• says

          Hmm… sorry about that! One of the inspirations for this recipe was the lack of chickpea pasta on the market, so I didn’t find anyting decent in my Google search. I know Eleanor of Eating Like a Horse has tried some, so you may want to ask her! Thanks again for the question!

      • jen says

        thanks for the recipie! I have a condition that gets worse when i eat
        the foods that I love most…pasta chz…on and on
        Does the pasta take on that bean texture?
        as a rule I dont care for that bean like texture but as we all know combinations can truly change textures and flavors…
        I know You’re answer should be “Well try and see” and I will but It is just Mother and myself that I am cooking for…we are kind of on a budget…thank You so much…have a blessed day, Jen

    • dee says

      Replace the egg with flax gel, it works well. There are websites with methods of how to make it, I simply ground flax seeds, poured hot water over and left it for 20mins. 1 tbsp is roughly 1 small egg. This does leave the flax flavour but it’s not a problem if you like it! Flavourless gel takes longer but it’s not too hard, so worth searching online.
      Good luck!

  4. Monique says

    Wow, I am so excited to try this! Thank you so much for posting this recipe. I love your blog. I find that it is very easy for vegetarians to just overdose on grain products, but I love that you’ve found healthy alternatives to many standard unhealthy everyday foods.

  5. Monique says

    Made this for dinner tonight! It was easy, looked like pasta, had the texture of pasta, and had a slight pleasant nutty taste as you said. Just simply excellent. I cannot thank you enough for posting this!

  6. says

    Hi – I was wondering if you had tried mixing other flours in such as almond or coconut flour to lessen the carb count? I looked the carb count for Chickpea Flour up and it’s 13 Net Carbs for 1/4 cup.

    Any other suggestions or thoughts on this?

    • says

      Hi Donna! I am sorry that I have not tried using other types of flours in this recipe, but I imagine almond flour would work better than coconut flour. Perhaps you could sub almond flour for half of the chickpea flour? I have not tried this myself and therefore cannot vouch for it, but it seems like it should work. If you do try, can you let me know how it goes? Thank you!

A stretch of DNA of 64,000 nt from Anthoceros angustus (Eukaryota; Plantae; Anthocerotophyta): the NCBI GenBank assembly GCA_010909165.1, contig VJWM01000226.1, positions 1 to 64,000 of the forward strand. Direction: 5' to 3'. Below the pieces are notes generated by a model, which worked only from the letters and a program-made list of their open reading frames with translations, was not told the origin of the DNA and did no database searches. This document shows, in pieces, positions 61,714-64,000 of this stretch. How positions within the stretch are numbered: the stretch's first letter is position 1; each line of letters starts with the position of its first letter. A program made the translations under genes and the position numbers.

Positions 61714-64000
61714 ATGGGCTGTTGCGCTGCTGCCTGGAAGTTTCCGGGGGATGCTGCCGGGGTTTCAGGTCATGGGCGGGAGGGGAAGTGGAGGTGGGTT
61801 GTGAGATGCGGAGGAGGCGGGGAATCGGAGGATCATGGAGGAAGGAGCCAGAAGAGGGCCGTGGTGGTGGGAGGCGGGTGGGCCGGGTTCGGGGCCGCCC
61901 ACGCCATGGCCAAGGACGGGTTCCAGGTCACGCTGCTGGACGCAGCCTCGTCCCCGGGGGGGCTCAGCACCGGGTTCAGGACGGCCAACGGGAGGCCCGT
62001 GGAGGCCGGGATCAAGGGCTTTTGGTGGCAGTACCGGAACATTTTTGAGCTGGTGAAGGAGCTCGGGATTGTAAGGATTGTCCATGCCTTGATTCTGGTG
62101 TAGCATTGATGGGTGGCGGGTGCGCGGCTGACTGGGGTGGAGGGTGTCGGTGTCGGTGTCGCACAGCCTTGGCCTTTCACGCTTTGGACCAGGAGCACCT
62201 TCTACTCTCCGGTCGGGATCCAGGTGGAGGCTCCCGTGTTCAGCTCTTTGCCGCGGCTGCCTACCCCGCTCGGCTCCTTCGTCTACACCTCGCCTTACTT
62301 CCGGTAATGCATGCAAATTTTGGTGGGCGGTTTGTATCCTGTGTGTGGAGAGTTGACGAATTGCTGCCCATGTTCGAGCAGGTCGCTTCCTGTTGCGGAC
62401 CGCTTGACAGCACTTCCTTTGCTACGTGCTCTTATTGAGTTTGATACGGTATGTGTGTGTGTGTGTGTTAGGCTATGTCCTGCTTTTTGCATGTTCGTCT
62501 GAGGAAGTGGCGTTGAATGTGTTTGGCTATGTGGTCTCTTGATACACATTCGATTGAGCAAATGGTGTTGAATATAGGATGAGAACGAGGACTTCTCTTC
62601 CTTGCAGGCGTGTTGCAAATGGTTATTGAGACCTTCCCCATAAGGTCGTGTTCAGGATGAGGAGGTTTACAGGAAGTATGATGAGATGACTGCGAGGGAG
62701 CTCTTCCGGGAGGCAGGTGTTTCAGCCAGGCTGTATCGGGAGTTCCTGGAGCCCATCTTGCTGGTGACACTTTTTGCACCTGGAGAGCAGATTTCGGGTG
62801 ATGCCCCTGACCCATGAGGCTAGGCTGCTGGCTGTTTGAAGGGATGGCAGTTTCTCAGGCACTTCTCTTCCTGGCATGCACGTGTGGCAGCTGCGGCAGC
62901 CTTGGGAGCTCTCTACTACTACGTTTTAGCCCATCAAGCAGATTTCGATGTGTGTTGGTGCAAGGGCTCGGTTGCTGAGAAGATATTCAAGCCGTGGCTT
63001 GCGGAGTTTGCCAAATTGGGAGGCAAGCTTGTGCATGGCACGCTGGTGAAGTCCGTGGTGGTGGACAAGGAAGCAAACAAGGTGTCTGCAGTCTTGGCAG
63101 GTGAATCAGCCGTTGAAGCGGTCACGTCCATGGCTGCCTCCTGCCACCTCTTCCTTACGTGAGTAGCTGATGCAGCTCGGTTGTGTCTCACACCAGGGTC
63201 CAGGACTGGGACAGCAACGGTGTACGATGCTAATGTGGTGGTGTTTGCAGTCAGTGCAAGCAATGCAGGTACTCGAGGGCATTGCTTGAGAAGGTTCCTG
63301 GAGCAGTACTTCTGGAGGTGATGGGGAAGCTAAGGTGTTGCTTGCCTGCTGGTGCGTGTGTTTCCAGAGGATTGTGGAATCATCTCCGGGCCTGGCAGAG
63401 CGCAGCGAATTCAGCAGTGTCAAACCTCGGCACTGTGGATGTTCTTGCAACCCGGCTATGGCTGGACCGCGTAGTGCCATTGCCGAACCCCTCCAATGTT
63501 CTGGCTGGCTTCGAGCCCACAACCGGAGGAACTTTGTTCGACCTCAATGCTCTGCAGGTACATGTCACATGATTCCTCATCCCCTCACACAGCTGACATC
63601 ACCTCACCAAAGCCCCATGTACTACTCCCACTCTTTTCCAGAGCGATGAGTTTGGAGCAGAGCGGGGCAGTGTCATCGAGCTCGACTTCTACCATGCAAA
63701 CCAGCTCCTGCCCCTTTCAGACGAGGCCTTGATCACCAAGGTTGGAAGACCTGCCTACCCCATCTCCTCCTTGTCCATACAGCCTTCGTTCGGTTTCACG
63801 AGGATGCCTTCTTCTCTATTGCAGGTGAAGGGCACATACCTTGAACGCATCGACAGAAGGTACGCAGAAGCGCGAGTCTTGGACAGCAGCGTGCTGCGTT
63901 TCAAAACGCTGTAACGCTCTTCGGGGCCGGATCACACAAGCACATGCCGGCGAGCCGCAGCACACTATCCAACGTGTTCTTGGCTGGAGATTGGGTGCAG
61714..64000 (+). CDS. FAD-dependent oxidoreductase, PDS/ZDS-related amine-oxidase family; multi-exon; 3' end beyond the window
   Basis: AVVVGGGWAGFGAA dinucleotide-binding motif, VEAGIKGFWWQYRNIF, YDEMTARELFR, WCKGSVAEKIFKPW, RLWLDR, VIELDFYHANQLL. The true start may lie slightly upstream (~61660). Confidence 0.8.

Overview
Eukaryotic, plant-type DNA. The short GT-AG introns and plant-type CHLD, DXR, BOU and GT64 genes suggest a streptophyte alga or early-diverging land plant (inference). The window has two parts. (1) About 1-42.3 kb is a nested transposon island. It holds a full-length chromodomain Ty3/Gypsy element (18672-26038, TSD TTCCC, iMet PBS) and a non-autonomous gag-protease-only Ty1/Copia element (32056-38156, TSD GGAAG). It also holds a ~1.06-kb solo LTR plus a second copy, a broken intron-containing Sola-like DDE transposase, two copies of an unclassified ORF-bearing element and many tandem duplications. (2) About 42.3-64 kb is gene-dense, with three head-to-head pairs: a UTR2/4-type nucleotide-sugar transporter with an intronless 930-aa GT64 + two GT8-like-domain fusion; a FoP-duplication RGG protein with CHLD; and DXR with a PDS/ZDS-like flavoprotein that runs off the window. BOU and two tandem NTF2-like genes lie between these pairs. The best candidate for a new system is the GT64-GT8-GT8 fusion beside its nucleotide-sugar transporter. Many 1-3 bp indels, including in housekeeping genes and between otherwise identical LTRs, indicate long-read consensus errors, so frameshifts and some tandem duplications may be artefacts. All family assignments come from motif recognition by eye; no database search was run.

7. says

    I will give it a shot – the almond flour is more like a fine ground meal so I’m not sure how that would work out…that’s why I was thinking coconut – why do you think coconut flour wouldn’t work?

    • says

      Coconut flour has WAY different properties than most flours. It is super absorbent, for starters, and is much denser/heavier, and will give a grainy texture if not treated right. I have a feeling that if you used coocnut flour here, it would just become a crumbly mess. Hope this helps!

  8. Monique A says

    So I’ve made this a couple times and loved it. I was wondering if you think this would be suitable as pasta sheets for lasagna, and if so, would you recommend cooking them before using them as lasagna sheets? I know that when we use our homemade regular lasagna pasta we do not cook it before putting it in the oven with the rest of the lasagna ingredients.

    • says

      Thank you so much for making this, Monique, and I am thrilled you are enjoying it! I LOVE the idea of using this pasta recipe as lasagna sheets, but I haven’t tried it myself and therefore cannot vouch for the results. That being said, I would probably not cook the sheets before baking for fear that they would fall apart. If you try it, could you let me know how it goes? Thanks!

  9. Cee says

    Just tried this and i loved it! I could not roll the dough flat though, way too sticky. I just dropped little pieces in the boiling water though and it did the trick!

    • says

      Thank you so much for trying these, Cee (love your name, by the way), and I am thrilled you enjoyed them! I am sorry the dough was too sticky, though, it can really be tempermental. I love the idea of just plopping them in the boiling water… kind of like dumplings!

  10. PattyT says

    If you use the type of chickpea flour called “besan” NOT garbanzo flour, then the carbs will not spike your blood sugar. Chickpea flour of this type, made from chana dal, is so low on the glycemic index scale that it is safe for diabetics and people on low-carb diets.

    • says

      Thank you so much for the info, Patty! It’s really interesting to know more about the ingredients I work with, and I really do appreciate you sharing your expertise. 😉

      • PattyT says

        Glad to share what I’ve learned! You could try making these vegan using an egg replacement: